greg at kroah.com
Wed Feb 26 12:54:45 EST 2020
On Wed, Feb 26, 2020 at 10:15:43AM -0500, Sadanand Warrier wrote:
> If I call device_create with a existing class the device lands up in
Yes, think of that as a "class device" (we used to have them as a
separate structure, now we don't).
> Using device_add I could populate the parent of the device and leave
> the class empty or provide a class and get the device to be created in
> the parent directory.
I don't understand what you mean here.
> What exactly is the significance of the" /sys/devices/virtual" directory?
> Is this meant to carry devices of a specific type say something that is
> divorced from actual hardware?
Yes. These are devices that do not have a "real" device backing them,
they are "virtual" devices in that the kernel creates them usually
because it needs a way for userspace to interact with the device.
A good example of this are tty "devices". They are attached to a "real"
device in the system (pci, usb, platform, etc.) but the tty device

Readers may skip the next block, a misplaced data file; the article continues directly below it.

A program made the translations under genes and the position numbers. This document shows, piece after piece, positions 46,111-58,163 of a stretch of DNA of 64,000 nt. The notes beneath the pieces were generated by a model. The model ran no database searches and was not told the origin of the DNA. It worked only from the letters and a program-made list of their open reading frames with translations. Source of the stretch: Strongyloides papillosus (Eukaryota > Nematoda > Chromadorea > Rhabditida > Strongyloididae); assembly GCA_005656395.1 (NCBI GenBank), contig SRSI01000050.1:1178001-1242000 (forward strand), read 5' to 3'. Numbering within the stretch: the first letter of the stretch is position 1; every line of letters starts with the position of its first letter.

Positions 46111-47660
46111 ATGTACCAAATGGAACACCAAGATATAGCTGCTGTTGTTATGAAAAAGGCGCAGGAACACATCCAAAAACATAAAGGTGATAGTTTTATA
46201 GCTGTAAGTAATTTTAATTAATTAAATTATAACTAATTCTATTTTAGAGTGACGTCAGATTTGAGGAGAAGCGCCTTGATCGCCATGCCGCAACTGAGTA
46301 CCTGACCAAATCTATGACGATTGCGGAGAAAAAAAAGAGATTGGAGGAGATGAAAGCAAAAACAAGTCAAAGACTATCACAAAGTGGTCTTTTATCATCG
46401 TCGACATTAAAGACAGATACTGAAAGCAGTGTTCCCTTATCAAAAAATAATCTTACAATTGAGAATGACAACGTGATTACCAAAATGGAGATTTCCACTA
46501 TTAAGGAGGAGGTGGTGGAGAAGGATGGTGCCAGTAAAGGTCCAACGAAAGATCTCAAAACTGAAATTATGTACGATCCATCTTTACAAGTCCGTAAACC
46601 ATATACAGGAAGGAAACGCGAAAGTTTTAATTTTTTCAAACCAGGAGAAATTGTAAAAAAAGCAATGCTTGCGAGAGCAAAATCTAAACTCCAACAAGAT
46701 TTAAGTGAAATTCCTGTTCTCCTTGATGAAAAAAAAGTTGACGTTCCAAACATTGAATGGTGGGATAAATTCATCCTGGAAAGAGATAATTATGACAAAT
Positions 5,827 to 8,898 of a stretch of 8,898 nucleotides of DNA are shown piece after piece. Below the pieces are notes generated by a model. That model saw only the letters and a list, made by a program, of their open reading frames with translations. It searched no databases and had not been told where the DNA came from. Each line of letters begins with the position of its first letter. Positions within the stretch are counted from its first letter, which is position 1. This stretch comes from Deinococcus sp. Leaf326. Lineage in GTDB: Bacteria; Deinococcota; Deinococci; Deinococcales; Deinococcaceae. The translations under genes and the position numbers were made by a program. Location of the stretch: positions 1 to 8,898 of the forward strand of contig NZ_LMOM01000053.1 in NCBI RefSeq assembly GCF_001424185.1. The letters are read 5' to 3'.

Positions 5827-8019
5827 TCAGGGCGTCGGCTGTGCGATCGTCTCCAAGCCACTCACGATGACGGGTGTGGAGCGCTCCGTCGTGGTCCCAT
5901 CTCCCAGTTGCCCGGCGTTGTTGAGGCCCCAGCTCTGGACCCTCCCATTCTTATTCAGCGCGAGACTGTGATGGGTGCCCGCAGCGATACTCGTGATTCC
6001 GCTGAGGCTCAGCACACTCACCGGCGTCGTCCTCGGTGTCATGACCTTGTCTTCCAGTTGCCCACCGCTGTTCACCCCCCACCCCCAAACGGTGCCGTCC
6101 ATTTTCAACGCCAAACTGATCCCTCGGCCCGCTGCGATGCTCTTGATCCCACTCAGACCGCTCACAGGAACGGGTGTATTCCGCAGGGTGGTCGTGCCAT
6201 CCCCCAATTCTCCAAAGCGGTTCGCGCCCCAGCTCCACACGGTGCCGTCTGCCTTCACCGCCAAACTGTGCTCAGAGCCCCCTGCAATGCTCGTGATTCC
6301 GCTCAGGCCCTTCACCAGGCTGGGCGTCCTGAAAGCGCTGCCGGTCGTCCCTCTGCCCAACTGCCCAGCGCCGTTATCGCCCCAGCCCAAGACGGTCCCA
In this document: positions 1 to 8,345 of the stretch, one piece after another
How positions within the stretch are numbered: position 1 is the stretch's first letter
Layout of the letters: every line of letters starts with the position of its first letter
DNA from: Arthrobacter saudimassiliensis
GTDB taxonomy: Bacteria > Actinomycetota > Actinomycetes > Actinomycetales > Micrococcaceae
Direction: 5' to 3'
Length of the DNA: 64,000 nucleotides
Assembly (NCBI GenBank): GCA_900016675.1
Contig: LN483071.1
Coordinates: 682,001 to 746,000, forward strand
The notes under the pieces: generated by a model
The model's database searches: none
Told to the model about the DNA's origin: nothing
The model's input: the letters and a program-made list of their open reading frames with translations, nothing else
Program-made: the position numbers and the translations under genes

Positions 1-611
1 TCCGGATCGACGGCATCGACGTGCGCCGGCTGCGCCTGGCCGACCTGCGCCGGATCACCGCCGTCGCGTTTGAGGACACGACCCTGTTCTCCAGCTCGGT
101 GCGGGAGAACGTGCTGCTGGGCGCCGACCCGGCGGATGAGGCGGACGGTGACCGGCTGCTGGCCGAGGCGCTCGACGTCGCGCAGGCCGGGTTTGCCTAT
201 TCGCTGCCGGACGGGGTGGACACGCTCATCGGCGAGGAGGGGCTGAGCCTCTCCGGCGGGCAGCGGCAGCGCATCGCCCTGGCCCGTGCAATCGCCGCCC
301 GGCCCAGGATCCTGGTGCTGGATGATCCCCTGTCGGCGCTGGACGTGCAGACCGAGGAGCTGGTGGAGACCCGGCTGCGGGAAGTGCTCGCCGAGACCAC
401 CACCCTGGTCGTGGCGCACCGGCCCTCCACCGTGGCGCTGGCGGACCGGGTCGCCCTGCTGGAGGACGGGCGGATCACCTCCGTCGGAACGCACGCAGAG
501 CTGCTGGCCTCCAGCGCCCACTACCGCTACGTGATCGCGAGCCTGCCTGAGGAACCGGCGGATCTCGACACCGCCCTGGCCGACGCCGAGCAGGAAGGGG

itself is just there to provide the common interaction with userspace
that userspace expects.
> Secondly a device created under /sys/devices/virtual has a uevent file that
> is populated like this.
> -bash-4.2$ cat uevent
> A device in a specific PCI slot has something like this instead..
> -bash-4.2$ cat
> How is this file populated? Is it done by udev or is this done via a kernel
The uevent file is not written to (well, it can, but that does something
different), it is read from to show what the attributes that are set
when the uevent happens for that device. It is populated by the
bus or class for that device by a bus/class specific callback to that
Have you read the LDD3 chapter on the driver model for the kernel? It's
a bit out of date (well, really out of date), but the basics should
still be semi-relevant and might answer some of your questions here.
hope this helps,
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